“The Most Dangerous Game” Goes Too Far For Colorado Mom
Sarah Timme was reviewing her son’s homework one night when she discovered he’d been assigned the 1924 short story “The Most Dangerous Game” by Richard Connell. She was so upset, she’s asked for the story to be withdrawn from the curriculum, according to a story on Huffington Post.
If you haven’t read it, the crux of the plot is about a man who hunts humans for sport - which is as controversial an idea as it ever was.
Part of Timme’s objection revolves around the recent sexual assault and murder of 10-year-old Jessica Ridgeway by a 17-year-old. Timme argues...
...that "The Most Dangerous Game" only serves to encourage school violence, adding that she was "outraged and appalled" by the story and assignment, which were disturbing to both her and her son.
Connell’s story has been used in classrooms for a very long time, particularly to study the underlying principles of literature, and themes like human ethics and reason versus instinct. I can remember reading it, myself, at school.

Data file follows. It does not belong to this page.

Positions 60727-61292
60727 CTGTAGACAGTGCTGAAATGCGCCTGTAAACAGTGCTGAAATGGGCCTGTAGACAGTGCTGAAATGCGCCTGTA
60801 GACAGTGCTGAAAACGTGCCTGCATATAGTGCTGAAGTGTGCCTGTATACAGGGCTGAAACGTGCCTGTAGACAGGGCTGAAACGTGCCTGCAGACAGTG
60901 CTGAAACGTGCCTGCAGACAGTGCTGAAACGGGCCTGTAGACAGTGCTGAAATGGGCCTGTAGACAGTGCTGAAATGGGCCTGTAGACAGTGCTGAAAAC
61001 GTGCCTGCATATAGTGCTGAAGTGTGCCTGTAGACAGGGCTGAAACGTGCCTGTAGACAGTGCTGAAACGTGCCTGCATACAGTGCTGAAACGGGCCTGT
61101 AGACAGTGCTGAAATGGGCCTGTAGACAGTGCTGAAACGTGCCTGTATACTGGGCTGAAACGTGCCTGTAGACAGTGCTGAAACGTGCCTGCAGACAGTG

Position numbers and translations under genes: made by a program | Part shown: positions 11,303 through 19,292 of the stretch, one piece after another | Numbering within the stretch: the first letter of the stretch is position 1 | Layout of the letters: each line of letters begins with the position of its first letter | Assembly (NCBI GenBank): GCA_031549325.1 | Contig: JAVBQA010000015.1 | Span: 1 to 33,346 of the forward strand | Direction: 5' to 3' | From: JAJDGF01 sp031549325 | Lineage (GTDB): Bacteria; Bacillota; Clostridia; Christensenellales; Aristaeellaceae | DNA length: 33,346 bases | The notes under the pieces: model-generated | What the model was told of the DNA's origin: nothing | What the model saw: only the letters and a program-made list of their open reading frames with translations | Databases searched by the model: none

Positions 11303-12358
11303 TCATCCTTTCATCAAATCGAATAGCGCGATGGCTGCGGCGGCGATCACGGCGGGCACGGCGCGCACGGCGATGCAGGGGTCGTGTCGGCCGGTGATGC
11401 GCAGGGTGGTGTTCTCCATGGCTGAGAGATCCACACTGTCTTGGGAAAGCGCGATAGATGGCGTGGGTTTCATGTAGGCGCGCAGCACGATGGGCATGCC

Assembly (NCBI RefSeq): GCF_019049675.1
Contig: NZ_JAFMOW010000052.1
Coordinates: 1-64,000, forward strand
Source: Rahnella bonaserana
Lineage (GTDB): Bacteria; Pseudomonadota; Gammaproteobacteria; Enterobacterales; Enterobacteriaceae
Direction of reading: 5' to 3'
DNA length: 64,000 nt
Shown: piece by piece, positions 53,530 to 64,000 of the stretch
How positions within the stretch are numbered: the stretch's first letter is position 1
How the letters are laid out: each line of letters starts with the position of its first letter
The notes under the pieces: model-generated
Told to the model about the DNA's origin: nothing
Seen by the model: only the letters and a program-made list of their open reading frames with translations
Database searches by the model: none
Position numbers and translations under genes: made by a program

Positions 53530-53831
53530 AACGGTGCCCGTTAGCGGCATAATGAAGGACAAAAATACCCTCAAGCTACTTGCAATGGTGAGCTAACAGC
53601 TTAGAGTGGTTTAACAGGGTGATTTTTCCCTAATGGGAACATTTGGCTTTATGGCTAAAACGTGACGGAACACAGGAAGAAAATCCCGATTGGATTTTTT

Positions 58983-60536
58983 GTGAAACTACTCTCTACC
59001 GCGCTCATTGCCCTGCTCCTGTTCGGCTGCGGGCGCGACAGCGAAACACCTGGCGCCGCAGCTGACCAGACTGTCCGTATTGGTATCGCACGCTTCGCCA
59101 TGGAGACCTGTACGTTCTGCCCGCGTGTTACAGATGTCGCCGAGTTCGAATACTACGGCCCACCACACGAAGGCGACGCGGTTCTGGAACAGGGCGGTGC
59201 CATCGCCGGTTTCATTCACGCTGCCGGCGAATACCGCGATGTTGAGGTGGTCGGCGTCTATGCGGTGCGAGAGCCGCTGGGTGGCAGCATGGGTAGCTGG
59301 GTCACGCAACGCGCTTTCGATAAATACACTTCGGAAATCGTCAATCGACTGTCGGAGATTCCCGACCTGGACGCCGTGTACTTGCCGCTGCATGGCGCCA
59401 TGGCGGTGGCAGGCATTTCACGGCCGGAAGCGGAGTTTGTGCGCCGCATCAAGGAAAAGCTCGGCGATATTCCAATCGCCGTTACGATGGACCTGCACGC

And this isn’t the first time this year a call to ban or withdraw a book has been highlighted in the press, with other targets including The Hunger Games, by Suzanne Collins ("sexually explicit" and "unsuited to age group and violence.") and In Our Mothers' House by Patricia Polacco (story of children being raised by a lesbian couple). I’m sure there are loads more on the banned books list that I’ve overlooked.
While the subject matter may not appeal to everyone, I can’t say Connell's story affected me the way Timme says it affected her son, and as ever, this brings me back to the question of whether there’s any point to “banning” books?
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